Sen. Larry Craig will file court documents Monday asking to withdraw his guilty plea in a sex sting that seems likely to end his career, his attorney said.

Craig, an Idaho Republican, pleaded guilty in August to disorderly conduct following a sting operation in a men's bathroom at the Minneapolis airport.

He has said he regrets that decision, which he said he made hastily and without talking to an attorney. He said he was under stress and pleaded guilty only to put the matter behind him.

Attorney William Martin said Sunday night that a request to withdraw that plea would be filed Monday. Such requests are rarely granted. Martin would not discuss the argument he planned to make in court.

Martin said he was not involved in discussions about Craig's future in the Senate. Craig originally announced he would resign at the end of the month, then said he was reconsidering that decision. His chief spokesman later said Craig had dropped virtually all notions of trying to finish his third term.

"My job is to get him back to where he was before his rights were taken away," Martin said.

Craig's congressional spokesman has said the only way that Craig is likely to remain in the Senate is if a court moves quickly to overturn the conviction, something that is unlikely to happen before the end of the month.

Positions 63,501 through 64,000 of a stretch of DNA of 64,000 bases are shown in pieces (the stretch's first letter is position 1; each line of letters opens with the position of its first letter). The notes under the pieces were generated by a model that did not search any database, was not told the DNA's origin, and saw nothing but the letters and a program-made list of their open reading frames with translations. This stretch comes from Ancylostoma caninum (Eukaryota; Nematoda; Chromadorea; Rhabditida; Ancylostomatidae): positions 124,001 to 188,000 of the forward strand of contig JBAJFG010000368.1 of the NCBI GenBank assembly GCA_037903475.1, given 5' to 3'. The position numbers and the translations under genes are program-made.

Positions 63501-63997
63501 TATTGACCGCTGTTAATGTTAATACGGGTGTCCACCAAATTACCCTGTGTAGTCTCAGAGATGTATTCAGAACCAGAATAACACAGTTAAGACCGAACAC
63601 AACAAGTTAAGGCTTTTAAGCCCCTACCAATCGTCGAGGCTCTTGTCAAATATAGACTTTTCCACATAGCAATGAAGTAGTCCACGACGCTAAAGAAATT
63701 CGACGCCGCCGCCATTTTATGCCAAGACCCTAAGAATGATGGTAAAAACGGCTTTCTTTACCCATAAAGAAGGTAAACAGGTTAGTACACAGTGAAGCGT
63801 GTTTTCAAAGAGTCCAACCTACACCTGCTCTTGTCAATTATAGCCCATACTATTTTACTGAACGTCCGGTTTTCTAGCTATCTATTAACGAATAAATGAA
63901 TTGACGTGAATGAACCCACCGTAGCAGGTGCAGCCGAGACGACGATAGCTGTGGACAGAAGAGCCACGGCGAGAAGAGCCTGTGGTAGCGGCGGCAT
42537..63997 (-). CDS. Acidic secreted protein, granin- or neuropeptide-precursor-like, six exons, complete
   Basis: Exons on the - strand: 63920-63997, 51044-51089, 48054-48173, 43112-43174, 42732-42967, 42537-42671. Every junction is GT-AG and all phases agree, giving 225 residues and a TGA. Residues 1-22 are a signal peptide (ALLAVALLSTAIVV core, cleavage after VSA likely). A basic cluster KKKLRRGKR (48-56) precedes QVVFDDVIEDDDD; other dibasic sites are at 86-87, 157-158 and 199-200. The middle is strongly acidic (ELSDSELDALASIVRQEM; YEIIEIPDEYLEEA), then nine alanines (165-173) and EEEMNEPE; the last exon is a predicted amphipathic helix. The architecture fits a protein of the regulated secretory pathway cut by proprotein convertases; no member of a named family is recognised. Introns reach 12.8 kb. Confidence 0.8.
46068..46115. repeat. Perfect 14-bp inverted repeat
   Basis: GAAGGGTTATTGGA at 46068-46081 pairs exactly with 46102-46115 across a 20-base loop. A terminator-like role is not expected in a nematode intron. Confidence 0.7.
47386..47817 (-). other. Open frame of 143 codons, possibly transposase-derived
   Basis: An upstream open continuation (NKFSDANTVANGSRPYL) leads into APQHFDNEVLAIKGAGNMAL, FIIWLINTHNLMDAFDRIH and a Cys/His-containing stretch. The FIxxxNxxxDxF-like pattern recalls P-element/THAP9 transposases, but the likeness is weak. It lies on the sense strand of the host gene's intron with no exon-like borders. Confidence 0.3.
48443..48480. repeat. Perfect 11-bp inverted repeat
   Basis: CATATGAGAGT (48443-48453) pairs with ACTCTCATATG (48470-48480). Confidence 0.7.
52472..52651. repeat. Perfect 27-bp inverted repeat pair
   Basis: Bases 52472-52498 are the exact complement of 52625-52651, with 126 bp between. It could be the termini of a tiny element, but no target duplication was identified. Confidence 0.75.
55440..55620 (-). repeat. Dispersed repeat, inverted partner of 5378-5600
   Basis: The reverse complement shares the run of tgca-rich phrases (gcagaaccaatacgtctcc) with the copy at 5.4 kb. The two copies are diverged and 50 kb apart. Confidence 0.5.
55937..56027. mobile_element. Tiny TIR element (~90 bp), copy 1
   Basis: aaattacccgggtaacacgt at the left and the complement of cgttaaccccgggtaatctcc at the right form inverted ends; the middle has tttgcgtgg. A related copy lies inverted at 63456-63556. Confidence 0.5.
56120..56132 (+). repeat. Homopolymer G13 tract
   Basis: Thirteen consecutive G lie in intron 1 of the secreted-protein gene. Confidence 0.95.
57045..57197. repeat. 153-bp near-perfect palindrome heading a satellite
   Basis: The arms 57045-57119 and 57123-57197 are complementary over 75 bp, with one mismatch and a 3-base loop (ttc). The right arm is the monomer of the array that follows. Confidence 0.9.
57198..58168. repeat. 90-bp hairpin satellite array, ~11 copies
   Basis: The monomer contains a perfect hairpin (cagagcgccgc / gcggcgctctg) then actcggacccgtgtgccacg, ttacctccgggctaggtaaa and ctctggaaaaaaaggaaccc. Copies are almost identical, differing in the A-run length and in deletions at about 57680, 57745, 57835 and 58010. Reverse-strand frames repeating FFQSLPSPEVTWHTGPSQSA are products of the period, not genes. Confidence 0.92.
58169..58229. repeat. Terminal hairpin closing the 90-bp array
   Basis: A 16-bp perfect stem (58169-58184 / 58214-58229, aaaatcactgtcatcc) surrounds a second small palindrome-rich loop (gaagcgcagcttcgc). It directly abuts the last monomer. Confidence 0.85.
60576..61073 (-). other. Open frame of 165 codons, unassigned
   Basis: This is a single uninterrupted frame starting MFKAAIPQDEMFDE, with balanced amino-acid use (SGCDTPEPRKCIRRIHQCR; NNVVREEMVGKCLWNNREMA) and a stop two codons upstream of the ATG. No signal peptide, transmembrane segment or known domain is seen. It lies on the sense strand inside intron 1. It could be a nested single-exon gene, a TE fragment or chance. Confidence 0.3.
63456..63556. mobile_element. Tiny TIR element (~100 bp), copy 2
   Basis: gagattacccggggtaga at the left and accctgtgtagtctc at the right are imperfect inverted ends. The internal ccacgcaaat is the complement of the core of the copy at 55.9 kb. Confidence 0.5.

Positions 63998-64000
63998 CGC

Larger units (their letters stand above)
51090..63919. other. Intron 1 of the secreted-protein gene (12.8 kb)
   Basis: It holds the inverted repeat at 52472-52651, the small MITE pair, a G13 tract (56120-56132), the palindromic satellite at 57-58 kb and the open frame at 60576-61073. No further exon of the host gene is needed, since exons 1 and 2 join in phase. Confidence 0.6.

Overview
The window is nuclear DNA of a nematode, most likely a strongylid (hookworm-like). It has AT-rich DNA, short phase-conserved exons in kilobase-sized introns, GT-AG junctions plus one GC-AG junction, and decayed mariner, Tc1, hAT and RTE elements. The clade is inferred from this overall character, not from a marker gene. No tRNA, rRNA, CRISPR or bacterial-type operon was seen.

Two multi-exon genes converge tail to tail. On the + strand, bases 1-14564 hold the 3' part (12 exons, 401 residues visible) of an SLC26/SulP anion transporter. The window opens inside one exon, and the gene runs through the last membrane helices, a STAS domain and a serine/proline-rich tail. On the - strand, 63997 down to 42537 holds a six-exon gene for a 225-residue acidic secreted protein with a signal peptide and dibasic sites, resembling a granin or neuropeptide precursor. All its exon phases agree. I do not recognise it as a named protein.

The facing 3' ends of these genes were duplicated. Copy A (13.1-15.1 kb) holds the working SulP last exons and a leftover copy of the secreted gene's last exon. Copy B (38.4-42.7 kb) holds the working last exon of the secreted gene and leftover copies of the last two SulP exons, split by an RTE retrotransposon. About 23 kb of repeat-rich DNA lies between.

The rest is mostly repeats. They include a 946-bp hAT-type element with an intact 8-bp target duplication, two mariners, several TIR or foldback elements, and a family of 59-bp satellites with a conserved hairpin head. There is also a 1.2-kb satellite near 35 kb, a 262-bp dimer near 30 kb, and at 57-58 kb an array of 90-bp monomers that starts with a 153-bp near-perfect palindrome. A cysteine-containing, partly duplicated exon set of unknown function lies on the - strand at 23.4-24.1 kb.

But Judy Smith, a spokeswoman for Craig's legal team, said the lawyers are focused only on the Minnesota case, not political outcomes.

Many Republicans have urged Craig to say for sure that he will resign. That would spare the party an ethics dilemma and the embarrassment of dealing with a colleague who had been stripped of his committee leadership posts.

It also would negate the need for a Senate ethics committee investigation, which GOP leaders had requested.

If Craig succeeds in undoing his plea, he would likely try to have the charges dismissed to avoid an embarrassing trial.

A police report alleged that Craig had solicited sex from a male officer at the Minneapolis airport in June.

Appearing on CNN's "Late Edition," Sen. Arlen Specter, R-Pa., said Craig is entitled to his day in court.

"Maybe he'll be convicted, but I doubt it," said Specter, the Senate Judiciary Committee's ranking Republican.

Specter said that when he learned the details of the arrest "I was convinced that he couldn't be convicted if he fought the case."

Minnesota law is that a guilty plea may be withdrawn if it was not intelligently made "and what Sen. Craig did was by no means intelligent," said Specter.